It was a Friday evening. I had just performed my show for a multinational company at a five-star hotel in Bangalore and was leaving the venue, to head home. One of the event managers offered to see me to my car,  as he was also planning to catch up on a long-awaited smoke, after what had clearly been a long and tiring day.

As we emerged from the elevator and walked to the front door, Ajay (name changed) confided in me, that he knew that smoking was not good for him, that he had been meaning to give it up, and had tried various options to quit smoking.

And it was then that it happened.

You should understand that my being a corporate speaker on topics of Persuasion, Influence, and Human Behaviour has a certain effect on the people around me: they begin developing specific expectations. This gets further accentuated when they witness my mind-reading acts: they want to tell me their thoughts, troubles, and problems, hoping for a magical or hypnotic solution to their ails.

The cab had arrived, and I was about to get into the car. This was when Ajay asked me, “Can you help me Nakul? Can you help me quit smoking?”

I have been in this exact situation many times, and each experience has taught me new things and new perspectives. I was trained in methods of Hypnosis and Silva Mind Control about 15 years back, and since then have honed my skills not only via various techniques of hypnosis, but also insights into the human psyche via my work on and off the stage.

“Well, if you say you want to quit smoking, and you already know that this is bad for you, you have covered most of the journey already Ajay,” said I. “It is very easy for you to quit smoking. Don’t smoke your next cigarette. Walk back, take the elevator down, and go back into the hall.”

That did not find logic with Ajay. “No, Nakul. I have come here to smoke. My mind is made. So I have to smoke now,” said he.

Not one to give up easily, when help has been sought, I asked, “How many cigarettes do you have in that box?” “One,” said Ajay, showing it. Off I took it from his hands, pushed it into my left fist, and with a finesse that would have done a prestidigitator proud, opened the hand to show that it had vanished! *POOF!*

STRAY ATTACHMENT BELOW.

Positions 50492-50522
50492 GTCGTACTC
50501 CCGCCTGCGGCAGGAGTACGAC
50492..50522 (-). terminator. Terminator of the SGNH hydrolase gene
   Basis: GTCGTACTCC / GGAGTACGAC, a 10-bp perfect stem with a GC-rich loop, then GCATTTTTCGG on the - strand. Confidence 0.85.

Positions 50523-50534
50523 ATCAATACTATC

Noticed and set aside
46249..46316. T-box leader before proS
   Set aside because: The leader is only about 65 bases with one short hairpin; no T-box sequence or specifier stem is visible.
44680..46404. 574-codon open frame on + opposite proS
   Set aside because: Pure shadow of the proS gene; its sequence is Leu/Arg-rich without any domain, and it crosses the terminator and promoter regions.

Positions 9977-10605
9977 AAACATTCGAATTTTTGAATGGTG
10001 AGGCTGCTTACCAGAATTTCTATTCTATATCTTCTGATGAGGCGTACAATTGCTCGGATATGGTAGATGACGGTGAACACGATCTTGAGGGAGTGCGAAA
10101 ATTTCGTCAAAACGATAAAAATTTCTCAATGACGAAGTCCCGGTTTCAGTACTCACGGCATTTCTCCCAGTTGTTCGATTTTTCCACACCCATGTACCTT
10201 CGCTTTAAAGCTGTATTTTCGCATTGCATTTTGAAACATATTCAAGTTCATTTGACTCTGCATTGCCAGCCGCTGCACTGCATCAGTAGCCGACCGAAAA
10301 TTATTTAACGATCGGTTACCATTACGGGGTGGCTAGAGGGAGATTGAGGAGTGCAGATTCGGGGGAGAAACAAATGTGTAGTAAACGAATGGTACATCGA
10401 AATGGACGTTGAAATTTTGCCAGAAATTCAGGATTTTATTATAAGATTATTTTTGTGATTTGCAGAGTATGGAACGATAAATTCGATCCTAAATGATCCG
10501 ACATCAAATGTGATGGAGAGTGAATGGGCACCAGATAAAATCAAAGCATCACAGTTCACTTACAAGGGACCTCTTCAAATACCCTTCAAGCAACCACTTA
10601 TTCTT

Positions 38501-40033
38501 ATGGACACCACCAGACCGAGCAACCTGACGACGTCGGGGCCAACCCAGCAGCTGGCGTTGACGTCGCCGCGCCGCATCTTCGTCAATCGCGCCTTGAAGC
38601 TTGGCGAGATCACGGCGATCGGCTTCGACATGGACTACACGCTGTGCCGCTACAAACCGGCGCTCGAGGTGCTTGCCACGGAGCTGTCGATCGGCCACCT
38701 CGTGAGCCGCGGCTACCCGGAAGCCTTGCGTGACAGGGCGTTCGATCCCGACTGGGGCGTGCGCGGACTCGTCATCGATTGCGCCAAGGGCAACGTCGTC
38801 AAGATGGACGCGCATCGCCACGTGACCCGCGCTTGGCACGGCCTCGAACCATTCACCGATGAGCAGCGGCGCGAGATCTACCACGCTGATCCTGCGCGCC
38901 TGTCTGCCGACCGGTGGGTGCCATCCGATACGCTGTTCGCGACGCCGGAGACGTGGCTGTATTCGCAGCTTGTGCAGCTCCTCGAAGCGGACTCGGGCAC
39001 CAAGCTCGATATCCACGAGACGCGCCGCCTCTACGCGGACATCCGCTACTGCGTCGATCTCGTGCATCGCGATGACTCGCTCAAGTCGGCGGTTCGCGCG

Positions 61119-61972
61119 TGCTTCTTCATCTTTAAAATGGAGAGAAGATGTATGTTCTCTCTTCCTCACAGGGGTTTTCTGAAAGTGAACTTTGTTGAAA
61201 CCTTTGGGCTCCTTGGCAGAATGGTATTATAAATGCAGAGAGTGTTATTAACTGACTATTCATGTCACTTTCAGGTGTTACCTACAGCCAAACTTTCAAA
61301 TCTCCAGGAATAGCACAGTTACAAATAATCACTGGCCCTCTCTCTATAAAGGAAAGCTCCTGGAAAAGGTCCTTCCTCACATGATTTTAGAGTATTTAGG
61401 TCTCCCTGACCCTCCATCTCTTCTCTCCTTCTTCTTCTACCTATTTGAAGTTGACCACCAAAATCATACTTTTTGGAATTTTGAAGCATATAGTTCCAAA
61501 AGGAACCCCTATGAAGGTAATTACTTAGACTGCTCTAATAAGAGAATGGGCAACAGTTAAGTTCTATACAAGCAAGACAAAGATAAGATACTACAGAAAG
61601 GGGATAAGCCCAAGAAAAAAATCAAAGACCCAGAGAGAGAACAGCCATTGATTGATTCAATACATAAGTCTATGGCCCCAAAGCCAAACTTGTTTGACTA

The magic trick did not impress Ajay, who asked to see my other hand. Not letting my disappointment show (and mentally making a note to get back to practicing some of my old sleight of hand) I brought the cigarette out of my suit pocket, and tore it into little pieces with no intention of performing a magical restoration.

Putting the small, now-unsmokable pieces of what was an expensive cigarette back into its box, I handed it back to him saying, “Now you can head back, for you have no cigarette to smoke.” Our man clearly was of very strong mind and will, one of those that would not back down despite the odds. “I will go and buy a new one, for I have to smoke,” said he.

“Sure! Your can walk out the compound, deal with the traffic, cross the road, buy your cigarette, and come all the way back, or turn around now and head back to the hall and enjoy your dinner,” said I, using all the persuasion powers I had honed over the years. As my cab began its long journey back home, I saw Ajay start his long walk across the road to get a new smoke.

Clearly, change was ready, but Ajay was not. He had a clearly stated wish: to give up smoking, but this wish was not yet a want, definitely not a need.

My mind started to fill up with all those philosophical lessons on the “Today” versus the “Tomorrow”. The significance of the “Now,” “This Moment” was never more evident – for anything else is just a different word to say “Never”.